Chaotic Attractor in a Novel Time-Delayed System with a Saturation Function

Chaotic Attractor in a Novel Time-Delayed System with a Saturation Function

Viet-Thanh Pham (Hanoi University of Science and Technology, Vietnam), Christos Volos (Aristotle University of Thessaloniki, Greece) and Sundarapandian Vaidyanathan (Vel Tech University, India)
DOI: 10.4018/978-1-4666-7248-2.ch008
OnDemand PDF Download:
No Current Special Offers


From the viewpoint of engineering applications, time delay is useful for constructing a chaotic signal generator, which is the major part of diverse potential applications. Although different mathematical models of time-delay systems have been known, few models can exhibit chaotic behaviors. Motivated by attractive features and potential applications of time-delay models, a new chaotic system with a single scalar time delay and a nonlinearity described by a saturation function is proposed in this chapter. Nonlinear behavior of the system is discovered through bifurcation diagrams and the maximum Lyapunov exponent with the variance of system parameters. Interestingly, the system shows double-scroll chaotic attractors for some suitable chosen system parameters. In order to confirm the correction and feasibility of the theoretical model, the system is also implemented with analog electronic circuit. Finally, a practical application of such circuit is discussed at the end of this chapter.
Chapter Preview

1. Introduction

After the discovery of the first classical chaotic attractor in 1963 (Lorenz, 1963), chaos theory has received a great deal of attentions (Anishchenko, 1993; Grebogi, 1997; Davies, 2004; Banerjee, 2011). Although the fact that there is not an universal definition of chaos, three remarkable characteristics of a chaotic system are: dynamical instability, topological mixing and dense periodic orbits (Hasselblatt, 2003). Dynamical instability is known as the “butterfly effect”, which means that a small change in initial conditions of system can create significant differences. In other word, this vital characteristic makes the system highly sensitive to initial conditions (Lorenz, 1963; Strogatz, 1994). Topologically mixing is refers as stretching and folding of the phase space, which means that the chaotic trajectory at the phase space will evolve in time so that each given area of this trajectory will eventually cover part of any particular region. Dense periodic orbits means that the trajectory can come arbitrarily close every possible asymptotic state. Hence, the future behaviors of a chaotic system seem to be arbitrary and unpredictable. In fact, chaos appears naturally in weather and climate, biology, sociology, and physics etc. (Strogatz, 1994; Holland, 1998; Hilborn, 2000).

From the view point of engineering, chaotic systems with their complex characteristics have also been successfully utilized in diverse applications, ranging from secure chaotic communications (Cuomo, 1993), information encryption (Volos, 2013), economics (Medio, 2009), robotics (Volos, 2012), to liquid shakers (Zhang, 2007) and so on. One of the most interesting applications is chaotic cryptography (Kocarev, 2001), where chaotic systems provide alternative techniques capable of enhancing cryptographic features (Koc, 2009). The structural relationship between cryptography and chaos seem quite natural (Alvarez, 2006). It has been known that main properties of cryptography like confusion, diffusion, deterministic pseudo randomness and algorithm complexity connect directly with their analogous properties of chaos like ergodicity, sensitivity to initial conditions or system parameters, deterministic dynamics and structural complexity, respectively (Shannon, 1949; Alvarez, 2006; Kocarev, 2011). By now, a great majority of chaos-based cryptographic systems has been developed (Zhang, 2005; Tong, 2009; Wang, 2012; Seyedzadeh, 2012). Recent obtained results of such cryptographic systems can be found in (Kocarev, 2011).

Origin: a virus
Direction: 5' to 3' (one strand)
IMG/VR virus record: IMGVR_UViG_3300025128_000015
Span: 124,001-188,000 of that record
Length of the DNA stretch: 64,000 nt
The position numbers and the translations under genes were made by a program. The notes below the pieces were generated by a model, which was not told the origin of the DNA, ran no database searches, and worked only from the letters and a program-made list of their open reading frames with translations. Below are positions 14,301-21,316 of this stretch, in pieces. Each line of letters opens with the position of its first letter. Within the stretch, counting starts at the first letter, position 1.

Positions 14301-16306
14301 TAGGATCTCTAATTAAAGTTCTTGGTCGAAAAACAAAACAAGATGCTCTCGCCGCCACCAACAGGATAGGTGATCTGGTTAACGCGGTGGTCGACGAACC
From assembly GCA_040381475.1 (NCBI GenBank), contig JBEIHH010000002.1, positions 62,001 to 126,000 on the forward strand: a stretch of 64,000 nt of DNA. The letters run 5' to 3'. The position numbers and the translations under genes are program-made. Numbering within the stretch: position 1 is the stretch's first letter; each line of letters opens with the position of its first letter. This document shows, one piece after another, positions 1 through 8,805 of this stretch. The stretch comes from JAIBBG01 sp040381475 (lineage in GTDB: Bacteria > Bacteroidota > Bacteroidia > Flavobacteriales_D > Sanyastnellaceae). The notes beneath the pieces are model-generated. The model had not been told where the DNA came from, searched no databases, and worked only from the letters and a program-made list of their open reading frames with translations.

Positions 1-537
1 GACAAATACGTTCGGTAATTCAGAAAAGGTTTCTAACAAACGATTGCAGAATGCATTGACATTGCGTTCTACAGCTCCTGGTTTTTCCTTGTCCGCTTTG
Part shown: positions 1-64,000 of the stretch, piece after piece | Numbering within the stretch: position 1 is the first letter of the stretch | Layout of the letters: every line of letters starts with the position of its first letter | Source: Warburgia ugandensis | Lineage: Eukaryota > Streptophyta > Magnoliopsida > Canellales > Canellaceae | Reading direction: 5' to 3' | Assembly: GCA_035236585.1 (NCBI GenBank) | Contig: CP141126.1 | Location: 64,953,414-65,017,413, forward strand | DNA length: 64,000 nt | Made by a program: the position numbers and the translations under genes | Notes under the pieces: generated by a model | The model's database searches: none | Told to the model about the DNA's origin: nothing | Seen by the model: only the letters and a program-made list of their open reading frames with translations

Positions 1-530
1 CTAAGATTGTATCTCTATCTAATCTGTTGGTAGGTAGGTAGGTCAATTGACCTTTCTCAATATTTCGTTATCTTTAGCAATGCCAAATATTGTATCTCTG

Key Terms in this Chapter

Phase Portrait: A geometric presentation of the orbits of a dynamical nonlinear system in the phase plane.

Lyapunov Exponent: A quantity that characterizes the rate of separation of infinitesimally close trajectories. Chaotic motion is indicated by at least one positive Lyapunov exponent.

Attractor: In dynamical systems, it is a region of phase space, towards which neighboring trajectories asymptotically approach.

Piecewise Linear Function: A function which is composed of piecewise linear segments.

Chaos: A type of behavior of a deterministic nonlinear system, where tiny changes in initial conditions make huge changes over time.

Delay Differential Equation (DDE): A differential equation in which the evolution of dependent variables at a certain time depend on their values at previous times.

Bifurcation: A sudden change that accompanies the onset of chaos at a critical value of a varied control parameter.

Bifurcation Diagram: A diagram which displays the possible long-term changes of system behavior when the value of the control parameter is varied.

Multisim: An electronic schematic capture and simulation program of National Instruments (NI). Multisim provides an advanced, industry-standard SPICE simulation environment and is used widely in the world.

Limit Cycle: A closed trajectory in the phase space associated with a nonlinear system.

Complete Chapter List

Search this Book: